Mortify once actually meant "put to death", but no longer. Its "deaden" sense is most familiar to us in the phrase "mortifying the flesh", which refers to a custom once followed by devout Christians, who would starve themselves, deprive themselves of every comfort, and even whip themselves in order to subdue their bodily desires and punish themselves for their sins. But the most common use of mortify today is the "humiliate" sense; its connection with death is still apparent when we speak of "dying of embarrassment".
It mortified me to have to admit that I'd never actually read the book.
was mortified by her children's atrocious manners
Recent Examples on the WebHis audience looked baffled at best and mortified at worst.—Rory Smith, New York Times, 27 Jan. 2024 At Max’s Kansas City, mortified by Suicide’s nightmare proto-electro, watching singer Alan Vega in a bright old-lady wig grabbing fans by the hair, choking them out with his mic cord, spitting and screaming in their faces.—Jonathan Rowe, SPIN, 23 Jan. 2024 Hines isn’t anywhere close to that point with her real-life husband, however, despite his own penchant for mortifying public antics.—Seth Abramovitch, The Hollywood Reporter, 18 Jan. 2024 Branden Jacobs-Jenkins has endured his share of mortifying moments in his journey to the American stage.—Julian Lucas, The New Yorker, 8 Jan. 2024 Mulligan and Cooper give dedicated impersonations, but the final effect is, well, mortifying.—Armond White, National Review, 22 Dec. 2023 The actress added that she was both mortified and impressed by Ivy’s joke.—Stephanie Kaloi, Peoplemag, 7 Dec. 2023 Levy: Something that’s slightly mortifying for me — Aria and I were in Budapest, staying at the same hotel.—Meredith Blake, Los Angeles Times, 3 Nov. 2023 As the editor of a scientific journal, I was mortified to read the claims laid out in Lewis-Kraus’s article.—Condé Nast, The New Yorker, 30 Oct. 2023 See More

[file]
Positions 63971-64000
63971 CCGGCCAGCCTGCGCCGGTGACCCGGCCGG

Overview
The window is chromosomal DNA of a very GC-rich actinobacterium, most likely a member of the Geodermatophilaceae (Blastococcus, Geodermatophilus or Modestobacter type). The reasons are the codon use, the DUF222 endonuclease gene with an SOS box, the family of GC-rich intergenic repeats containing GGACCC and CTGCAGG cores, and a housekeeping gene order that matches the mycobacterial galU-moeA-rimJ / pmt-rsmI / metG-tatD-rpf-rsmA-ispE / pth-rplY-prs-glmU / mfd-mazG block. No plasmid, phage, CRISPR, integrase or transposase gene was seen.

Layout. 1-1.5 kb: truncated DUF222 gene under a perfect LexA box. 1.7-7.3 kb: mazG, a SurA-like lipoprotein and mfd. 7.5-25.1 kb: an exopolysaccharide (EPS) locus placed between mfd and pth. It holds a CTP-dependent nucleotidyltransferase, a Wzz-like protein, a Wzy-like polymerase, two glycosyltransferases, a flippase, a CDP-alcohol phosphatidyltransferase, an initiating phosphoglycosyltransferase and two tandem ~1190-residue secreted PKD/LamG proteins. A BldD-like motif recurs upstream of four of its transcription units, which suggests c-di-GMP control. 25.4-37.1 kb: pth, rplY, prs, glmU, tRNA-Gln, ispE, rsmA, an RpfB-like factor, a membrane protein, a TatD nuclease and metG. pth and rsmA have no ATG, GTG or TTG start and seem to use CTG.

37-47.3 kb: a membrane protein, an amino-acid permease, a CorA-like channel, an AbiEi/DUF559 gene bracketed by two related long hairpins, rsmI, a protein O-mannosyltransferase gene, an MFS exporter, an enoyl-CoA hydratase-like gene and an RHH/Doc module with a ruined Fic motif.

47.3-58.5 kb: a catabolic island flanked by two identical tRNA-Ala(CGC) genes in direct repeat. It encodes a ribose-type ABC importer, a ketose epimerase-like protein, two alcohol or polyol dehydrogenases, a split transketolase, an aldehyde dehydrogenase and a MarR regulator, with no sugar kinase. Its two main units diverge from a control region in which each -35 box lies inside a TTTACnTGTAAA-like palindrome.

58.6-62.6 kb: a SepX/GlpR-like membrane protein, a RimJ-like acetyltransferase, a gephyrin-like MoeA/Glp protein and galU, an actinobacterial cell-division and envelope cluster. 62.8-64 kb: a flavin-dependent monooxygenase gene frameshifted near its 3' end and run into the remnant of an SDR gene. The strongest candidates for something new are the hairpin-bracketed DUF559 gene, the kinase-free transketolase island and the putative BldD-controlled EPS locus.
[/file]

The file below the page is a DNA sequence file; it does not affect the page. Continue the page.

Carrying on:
These examples are programmatically compiled from various online sources to illustrate current usage of the word 'mortify.' Any opinions expressed in the examples do not represent those of Merriam-Webster or its editors. Send us feedback about these examples.
Middle English mortifien, from Anglo-French mortifier, from Late Latin mortificare, from Latin mort-, mors